Katrina and Joseph Cardenas almost missed out on Nala. It was 2015, they were recently engaged, and packing to move to their own house. They’d been staying with Katrina’s mom, and less than a month before moving day, they went outside to find a straggly, skinny, rashy, little stray on the neighbor’s lawn. “There was a big storm coming,” Joseph says. “We didn’t want to leave her out there, so we called her over, and she came right away. She was so friendly it seemed she must have an owner.”
“She loves snacks,” Katrina says, giving Nala a chin scratch. “She can follow her nose to exactly where the food is.” It was snacks, actually, that first led Katrina to worry about Nala’s vision. When the pandemic sent everyone home from their offices, Katrina noticed Nala would occasionally trip over items left out of place. She wondered about her eyesight, and to test it, asked Nala to play one of their favorite games, throwing a treat up in the air for Nala to catch. Nala couldn’t do it like she used to, and after a vet visit and a referral to a dog optometrist, Nala was diagnosed with advanced glaucoma. In dogs, as in humans, glaucoma is a buildup of fluid behind the cornea. It can be caused by disease, injury, or genetics, and it can happen slowly, or almost overnight. It’s not easy to recognize the signs of oncoming blindness in dogs, because they are so skilled at navigating with their other senses.
By the time Nala was missing her thrown treats, she was already completely unsighted. “There are treatments for some forms of glaucoma if you catch it early enough,” Katrina says, “but it’s hard to know when a dog is having trouble seeing. If it hadn’t been for working from home, it might have been even longer before we realized something was wrong.”
The next day they took the pup to check for a chip or other sign of ownership, but despite her sweet disposition, there were no previous claims on the dog, so the Cardenases took her home for good. Just a few weeks later, and they might never have met — which would have been a shame for everyone involved, because Nala was going to change their lives as much as they would change hers. At this point in the story, as if she knew we were talking about her, Nala scrambled up onto Joseph Cardenas’s lap, and politely licked his chin. He hugged her, and she stretched over his shoulder to get a nose – boop and a head pat from Katrina. There’s nothing unusual about a dog demanding cuddles from her people, but Nala can’t see Joseph and Katrina; she lost her vision about two years after they adopted her. It obviously doesn’t keep her from knowing exactly where the love is, or the snacks.
While lack of vision doesn’t bother most dogs, glaucoma itself is painful, causing migraine-like headaches in both humans and pets. The Cardenases initially tried to control Nala’s discomfort with eyedrops in order to avoid surgery, but it quickly became clear to them that she was having good days and bad days on the meds. “Some days, she just didn’t want to get out of bed,” Katrina remembers. “I could tell it was hurting her, and I realized that she wasn’t afraid of losing her eyes — I was.” Joseph have no regrets about Nala; her life is full and she makes our life full.”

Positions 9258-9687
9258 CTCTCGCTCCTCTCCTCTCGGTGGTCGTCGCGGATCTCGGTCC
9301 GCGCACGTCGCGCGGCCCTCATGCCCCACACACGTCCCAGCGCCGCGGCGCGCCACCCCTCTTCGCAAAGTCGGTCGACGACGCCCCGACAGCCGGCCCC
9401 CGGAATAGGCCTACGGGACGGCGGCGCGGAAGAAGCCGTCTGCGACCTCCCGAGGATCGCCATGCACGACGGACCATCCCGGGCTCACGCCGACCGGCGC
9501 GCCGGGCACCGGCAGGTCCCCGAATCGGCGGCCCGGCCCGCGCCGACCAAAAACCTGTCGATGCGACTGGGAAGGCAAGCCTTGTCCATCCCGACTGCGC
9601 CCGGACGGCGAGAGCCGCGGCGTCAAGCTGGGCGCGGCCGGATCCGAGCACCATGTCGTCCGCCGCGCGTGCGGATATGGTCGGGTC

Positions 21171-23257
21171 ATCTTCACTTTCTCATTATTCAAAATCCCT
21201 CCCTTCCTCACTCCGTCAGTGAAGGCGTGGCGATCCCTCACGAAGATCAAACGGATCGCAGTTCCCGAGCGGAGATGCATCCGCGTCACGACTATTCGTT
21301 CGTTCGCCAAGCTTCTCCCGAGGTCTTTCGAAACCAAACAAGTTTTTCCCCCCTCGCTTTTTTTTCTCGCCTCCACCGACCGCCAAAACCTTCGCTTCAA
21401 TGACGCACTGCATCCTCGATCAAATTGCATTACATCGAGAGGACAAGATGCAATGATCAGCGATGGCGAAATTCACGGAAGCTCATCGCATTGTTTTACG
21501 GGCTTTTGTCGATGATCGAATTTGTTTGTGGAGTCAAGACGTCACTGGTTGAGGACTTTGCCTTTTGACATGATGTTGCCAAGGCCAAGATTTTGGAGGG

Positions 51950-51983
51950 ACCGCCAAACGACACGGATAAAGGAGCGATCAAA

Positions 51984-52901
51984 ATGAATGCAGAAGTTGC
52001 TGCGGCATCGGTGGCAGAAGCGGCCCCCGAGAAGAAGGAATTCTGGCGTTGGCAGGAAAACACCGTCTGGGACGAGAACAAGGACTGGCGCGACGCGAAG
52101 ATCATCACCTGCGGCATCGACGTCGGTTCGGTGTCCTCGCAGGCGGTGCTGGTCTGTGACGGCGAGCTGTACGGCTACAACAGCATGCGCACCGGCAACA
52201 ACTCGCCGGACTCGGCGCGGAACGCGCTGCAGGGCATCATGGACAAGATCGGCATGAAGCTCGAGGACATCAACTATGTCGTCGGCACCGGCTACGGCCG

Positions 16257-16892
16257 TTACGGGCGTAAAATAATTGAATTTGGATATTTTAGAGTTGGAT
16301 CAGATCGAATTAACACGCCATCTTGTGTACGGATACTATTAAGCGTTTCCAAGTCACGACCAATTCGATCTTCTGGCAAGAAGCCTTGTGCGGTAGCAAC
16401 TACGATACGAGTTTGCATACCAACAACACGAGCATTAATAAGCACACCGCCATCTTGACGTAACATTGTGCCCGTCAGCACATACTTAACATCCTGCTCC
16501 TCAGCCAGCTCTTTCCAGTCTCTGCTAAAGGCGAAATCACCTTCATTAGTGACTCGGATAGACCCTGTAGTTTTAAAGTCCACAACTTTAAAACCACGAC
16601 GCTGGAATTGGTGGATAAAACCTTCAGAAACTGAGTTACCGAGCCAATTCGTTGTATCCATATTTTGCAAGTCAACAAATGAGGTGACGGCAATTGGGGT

Some viewers have questions about life with a dog who can’t see. Nala was unusually young when she lost her eyes, but some level of vision impairment is common as dogs age, and most dog owners will eventually deal with a dog who can’t see as well as they used to. Because Nala had been blind before her surgery, Katrina says her adjustment wasn’t difficult. They do pay attention to what they leave lying around on the floor, and because Nala likes to jump on furniture, if they make any big rearrangements, they’ll walk her through a couple times so she can learn the new layout. “At most it takes her a day to remember,” Joseph says, pointing out that Nala not only knows their home, but their in-laws’ as well. Katrina adds that she encourages visitors to make a little noise or hold their hand in front of Nala’s nose before petting her so as not to startle her, but that’s good advice for meeting any dog. “We let her set the pace, do her own thing,” says Katrina, who encourages anyone concerned about adopting a dog with impaired vision to go right ahead and enjoy it. “I wish I could rescue all the disabled and senior dogs. There’s no reason to overlook a dog with a vision problem, they aren’t any different than a sighted dog. They take patience and love and they respond to it and have a great life.”
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